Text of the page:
Is it ethical to buy 'knockoff' fashion?
- ‘Knockoff’ is defined as “a copy that sells for less than the original.”
- Psychological research involving subjects wearing knockoff fashion reveals that “‘Faking it’ makes us feel like phonies and cheaters on the inside, and this alienated, counterfeit ‘self’ leads to cheating and cynicism in the real world.”
- A consumer study conducted by Uswitch reports that the top ten “most in-demand designer knock-offs of 2022” were: Rolex, Gucci, Yeezy, Louis Vuitton, Crocs, Balenciaga, Air Jordan, Converse, Vans, and Chanel.
- In their book, The Knockoff Economy: How Imitation Sparks Innovation, authors Kal Raustiala and Christopher Sprigman argue that “creativity can not only survive in the face of copying, but can thrive.”
Knockoff fashion may be cheaper, but it's certainly not ethical. The quickly produced copies of authentic runway trends steal the hard work of those who pioneered the products in the first place (and countless people from that point on). The designers, manufacturers, stores that carry the products, the employees of those stores, and so on are all affected when knockoff fashion wins the sale.
Purchasing knockoff fashion hurts the brands in the same way that illegally downloading music hurts the artist. Likewise, if one were to use someone's photography for their own business without paying a fee to the photographer or buying the photograph, this could put that photographer out of business. If no one is paying for the things they genuinely enjoy and wish to have, the economy crumbles.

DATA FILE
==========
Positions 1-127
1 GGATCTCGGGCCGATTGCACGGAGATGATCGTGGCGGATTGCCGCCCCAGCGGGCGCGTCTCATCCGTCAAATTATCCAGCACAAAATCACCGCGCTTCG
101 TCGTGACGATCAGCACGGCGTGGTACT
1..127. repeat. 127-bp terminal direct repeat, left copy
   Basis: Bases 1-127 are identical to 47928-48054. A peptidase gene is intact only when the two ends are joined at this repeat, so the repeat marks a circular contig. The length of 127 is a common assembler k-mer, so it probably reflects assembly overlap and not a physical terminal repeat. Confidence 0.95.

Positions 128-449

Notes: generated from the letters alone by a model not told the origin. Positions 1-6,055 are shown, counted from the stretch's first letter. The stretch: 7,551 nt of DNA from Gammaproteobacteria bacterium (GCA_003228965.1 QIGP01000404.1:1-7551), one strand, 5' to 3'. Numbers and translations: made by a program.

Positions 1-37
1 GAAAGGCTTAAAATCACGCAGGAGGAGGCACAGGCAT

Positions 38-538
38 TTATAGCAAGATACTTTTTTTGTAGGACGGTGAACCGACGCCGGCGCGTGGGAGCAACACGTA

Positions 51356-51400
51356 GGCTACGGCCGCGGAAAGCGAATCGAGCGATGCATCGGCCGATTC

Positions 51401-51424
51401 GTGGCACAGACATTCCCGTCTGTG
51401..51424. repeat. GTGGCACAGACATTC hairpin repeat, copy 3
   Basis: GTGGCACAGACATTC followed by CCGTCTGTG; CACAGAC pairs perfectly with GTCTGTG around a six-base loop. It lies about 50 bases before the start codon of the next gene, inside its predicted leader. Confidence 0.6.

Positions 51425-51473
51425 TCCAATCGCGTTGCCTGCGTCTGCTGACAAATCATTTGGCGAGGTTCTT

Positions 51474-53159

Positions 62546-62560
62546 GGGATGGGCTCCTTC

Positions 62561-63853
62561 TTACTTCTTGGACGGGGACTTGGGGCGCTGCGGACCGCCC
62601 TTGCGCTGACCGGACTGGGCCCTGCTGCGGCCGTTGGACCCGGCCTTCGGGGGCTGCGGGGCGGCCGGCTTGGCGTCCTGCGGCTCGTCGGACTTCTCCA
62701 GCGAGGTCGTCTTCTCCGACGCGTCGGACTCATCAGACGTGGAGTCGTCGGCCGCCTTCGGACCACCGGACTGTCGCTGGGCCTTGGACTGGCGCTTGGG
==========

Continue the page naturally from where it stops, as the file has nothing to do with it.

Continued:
Aside from the ethics of copying intellectual property, knockoff fashion also affects the retail workers selling the original brands. In a retail setting, employees' hours are based on store sales. Higher sales result in more hours for the employees, while lower sales take hours away from them. Knockoff fashion, therefore, negatively affects the take-home pay of certain employees.
There are also consequences for the consumer. Knockoff fashion's quality is often considerably lower than the originals, meaning they will not last as long and may not even be usable from the moment they get purchased or shortly thereafter.
Finally, the most significant ethical dilemma associated with knockoff fashion is that sweatshops and similar facilities are often utilized to lower costs during manufacturing. No amount of price tag savings can justify that.
For many, knockoff fashion allows individuals to afford trends without fearing the hefty price tags designers usually slap on their products. And the best part is one can shop guilt-free since dupes are far from unethical.
First of all, there's a difference between a dupe and a counterfeit item. Dupes have similar qualities to a designer item but don't copy logos or trademarked features. Meanwhile, counterfeits are fakes that copy trademarked details and logos to trick people into believing it's the real thing. So, whereas counterfeit fashion is illegal, knockoffs are within legal boundaries--especially as copyright laws and other areas of intellectual property law barely protect the fashion industry.
One reason for fashion's lax copyright laws may be the fact that everything in the fashion industry is connected in a way. Designers influence and inspire one another, even decades later. That's why much of today's 'new' fashion brought back popular vintage trends from the past.
And let's be honest--big fashion brands themselves have used the lack of copyright laws to create their own dupes. For instance, Old Navy's 'Raising the Future' shirt is a dupe, copying the graphic tees of the much smaller Mère Soeur brand. Zara, Forever 21, and H&M, too, have their own dupe controversies.
Luxury brands are also rumored to behave unethically during the production cycle. Therefore, knockoff buyers try to support underpaid workers who use leftover materials to replicate original designs and subsidize their low wages.
So, while ethically, there's no match for simply not purchasing something, dupes are still a choice that won't burden fashion lovers' consciences.